Reject extremism in Kansas’ Aug. 5 primary

07/20/2014 7:00 AM

07/18/2014 5:40 PM

With Kansas finances decimated by tax cuts and the voting status of thousands of citizens in limbo, the perils of electing leaders intent on far-right experimentation are painfully apparent.

Fortunately, voters have a chance in this year’s primary and general elections to elect smart candidates who want to return the state to sensible governing.

The Aug. 5 primary race for governor has been low-key. GOP incumbent Sam Brownback and his running mate, Jeff Colyer, are challenged by Jennifer Winn, a Wichita businesswoman running for her first public office, and her running mate, Robin R. Lais. The governor’s race will become better defined in the run-up to the general election, for which Paul Davis and Jill Docking are emerging as a strong team for the Democrats.

That leaves two contested statewide races for which The Star is recommending candidates.

Secretary of state

Republican incumbent Kris Kobach convinced a malleable Legislature to adopt one of the nation’s harshest voter-suppression laws. It makes registration contingent on a person’s ability to provide official documents showing they are U.S. citizens. This has not gone well.

With the primary election coming up in just two weeks, more than 15,000 would-be voters are in “suspended status” because they have registered at the state’s motor vehicle offices, which don’t require the citizenship documents.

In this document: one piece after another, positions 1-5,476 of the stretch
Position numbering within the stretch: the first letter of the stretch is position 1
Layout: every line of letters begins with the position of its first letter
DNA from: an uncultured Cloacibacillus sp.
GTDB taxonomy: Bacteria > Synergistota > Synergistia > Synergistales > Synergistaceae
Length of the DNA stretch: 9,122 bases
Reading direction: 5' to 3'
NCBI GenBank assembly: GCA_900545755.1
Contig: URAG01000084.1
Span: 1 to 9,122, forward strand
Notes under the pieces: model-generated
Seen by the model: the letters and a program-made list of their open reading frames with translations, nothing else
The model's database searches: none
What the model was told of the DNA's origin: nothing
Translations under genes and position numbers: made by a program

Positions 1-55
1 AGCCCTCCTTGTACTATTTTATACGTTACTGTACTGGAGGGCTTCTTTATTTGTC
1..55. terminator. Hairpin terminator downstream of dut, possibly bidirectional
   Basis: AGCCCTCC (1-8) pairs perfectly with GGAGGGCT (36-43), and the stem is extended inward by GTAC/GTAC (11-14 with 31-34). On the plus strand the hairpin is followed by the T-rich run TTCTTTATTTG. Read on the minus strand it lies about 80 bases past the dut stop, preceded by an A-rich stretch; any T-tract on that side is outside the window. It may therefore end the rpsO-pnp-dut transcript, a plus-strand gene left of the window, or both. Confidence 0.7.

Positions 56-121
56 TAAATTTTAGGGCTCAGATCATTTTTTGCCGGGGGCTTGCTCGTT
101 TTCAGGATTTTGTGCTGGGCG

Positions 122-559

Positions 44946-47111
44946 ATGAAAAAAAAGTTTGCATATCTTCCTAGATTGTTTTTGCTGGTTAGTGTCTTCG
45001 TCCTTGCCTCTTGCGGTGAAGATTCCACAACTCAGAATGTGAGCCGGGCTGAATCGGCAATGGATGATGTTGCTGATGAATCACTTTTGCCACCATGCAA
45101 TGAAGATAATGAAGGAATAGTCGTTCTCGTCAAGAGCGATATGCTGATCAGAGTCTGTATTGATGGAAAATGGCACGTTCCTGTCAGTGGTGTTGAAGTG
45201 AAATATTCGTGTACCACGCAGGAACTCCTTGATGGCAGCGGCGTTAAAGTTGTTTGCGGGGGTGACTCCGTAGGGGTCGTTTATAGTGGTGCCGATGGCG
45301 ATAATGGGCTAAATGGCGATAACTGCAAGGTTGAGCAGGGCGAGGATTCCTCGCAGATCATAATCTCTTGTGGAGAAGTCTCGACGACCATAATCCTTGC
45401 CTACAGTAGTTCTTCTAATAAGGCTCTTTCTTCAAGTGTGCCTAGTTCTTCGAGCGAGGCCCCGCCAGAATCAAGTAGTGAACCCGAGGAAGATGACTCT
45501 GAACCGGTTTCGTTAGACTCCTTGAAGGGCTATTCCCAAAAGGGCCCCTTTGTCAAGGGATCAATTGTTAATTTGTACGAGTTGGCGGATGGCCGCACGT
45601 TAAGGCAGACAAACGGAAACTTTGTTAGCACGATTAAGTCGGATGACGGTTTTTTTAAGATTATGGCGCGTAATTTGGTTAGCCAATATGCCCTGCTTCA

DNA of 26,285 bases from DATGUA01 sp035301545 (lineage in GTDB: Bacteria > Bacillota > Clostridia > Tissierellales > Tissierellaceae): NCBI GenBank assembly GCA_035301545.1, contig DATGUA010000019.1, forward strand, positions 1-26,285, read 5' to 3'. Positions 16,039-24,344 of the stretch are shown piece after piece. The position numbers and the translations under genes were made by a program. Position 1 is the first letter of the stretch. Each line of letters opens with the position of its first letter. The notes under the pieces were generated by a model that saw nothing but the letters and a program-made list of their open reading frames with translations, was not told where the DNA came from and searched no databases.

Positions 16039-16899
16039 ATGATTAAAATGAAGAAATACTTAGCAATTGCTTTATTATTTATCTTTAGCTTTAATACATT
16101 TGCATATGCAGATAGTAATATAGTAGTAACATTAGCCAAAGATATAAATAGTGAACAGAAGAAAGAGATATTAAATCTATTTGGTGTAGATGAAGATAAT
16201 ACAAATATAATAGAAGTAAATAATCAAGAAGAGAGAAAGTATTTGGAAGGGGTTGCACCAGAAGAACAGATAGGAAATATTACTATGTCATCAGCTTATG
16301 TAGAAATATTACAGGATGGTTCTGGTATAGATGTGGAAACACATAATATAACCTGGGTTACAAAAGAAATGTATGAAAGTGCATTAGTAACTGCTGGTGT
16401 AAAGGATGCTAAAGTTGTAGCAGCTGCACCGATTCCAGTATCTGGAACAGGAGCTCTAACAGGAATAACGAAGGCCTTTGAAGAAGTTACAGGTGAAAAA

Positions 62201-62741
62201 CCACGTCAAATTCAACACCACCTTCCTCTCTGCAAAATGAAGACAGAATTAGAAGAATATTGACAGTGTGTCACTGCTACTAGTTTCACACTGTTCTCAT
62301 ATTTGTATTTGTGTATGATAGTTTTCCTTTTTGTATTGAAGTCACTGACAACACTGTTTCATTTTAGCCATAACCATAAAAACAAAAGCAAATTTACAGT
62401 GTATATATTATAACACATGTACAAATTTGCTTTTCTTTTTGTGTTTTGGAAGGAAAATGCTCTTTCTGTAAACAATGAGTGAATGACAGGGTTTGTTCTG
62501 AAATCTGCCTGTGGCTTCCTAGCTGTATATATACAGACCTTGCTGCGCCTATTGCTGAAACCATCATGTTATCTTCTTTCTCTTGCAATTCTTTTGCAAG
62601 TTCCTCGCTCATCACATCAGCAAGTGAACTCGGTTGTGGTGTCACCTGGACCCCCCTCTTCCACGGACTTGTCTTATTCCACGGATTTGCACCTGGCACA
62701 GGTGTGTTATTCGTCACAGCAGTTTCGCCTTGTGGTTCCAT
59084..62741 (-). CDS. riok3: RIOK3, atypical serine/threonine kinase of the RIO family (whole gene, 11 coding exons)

Meanwhile, a national survey rated Kansas as one of the “lower performers” among the states in some important voting indicators. The state experienced a relatively steep drop in voter turnout from 2008 to 2012, according to the Pew Charitable Trusts Elections Performance Index. Provisional ballot use and rejection rates were disturbingly high.

Some critics want Kobach to cease running around the country in pursuit of anti-immigrant causes and focus on his secretary of state duties. We would prefer that he simply leave the office.

Fortunately, Republican Scott Morgan of Lawrence looks to be an excellent replacement. As a staff counsel for former U.S. Sen. Bob Dole, he served on the Federal Election Commission for three years. He has worked in government at the federal and state levels and now owns a publishing business.

Morgan has ideas for increasing voter participation. Unlike Kobach, he shows a genuine interest in the nuts-and-bolts aspects of running the office. Morgan deserves a chance to face Democrat Jean Schodorf in November.

Insurance commissioner

Kansas Sen. Clark Shultz is the best choice to replace Sandy Praeger, who is retiring after three terms.

A title insurance agent from McPherson, Shultz chairs the Senate insurance committee. He understands the industry and the challenges of regulating it.

Over 17 years in the Kansas Legislature, Shultz has gained a reputation for being fair and evenhanded, essential qualities for an insurance commissioner. He regards the post foremost as an opportunity to advocate for consumers while also helping businesses thrive.

Unfortunately, other candidates in the GOP primary seem to regard the job as a post from which to rail against the Affordable Care Act. They pledge, if elected, to do everything possible to thwart the law.

That is empty campaign bluster. Thousands of Kansans have gained access to insurance under the Affordable Care Act. The job of the insurance commissioner is to make sure the law serves Kansans as well as possible.

Other candidates are Beverly Gossage of Eudora, David J. Powell of El Dorado, Ken Selzer of Leawood and John M. Toplikar of Olathe. The winner will face Democrat Dennis Anderson of Overland Park.

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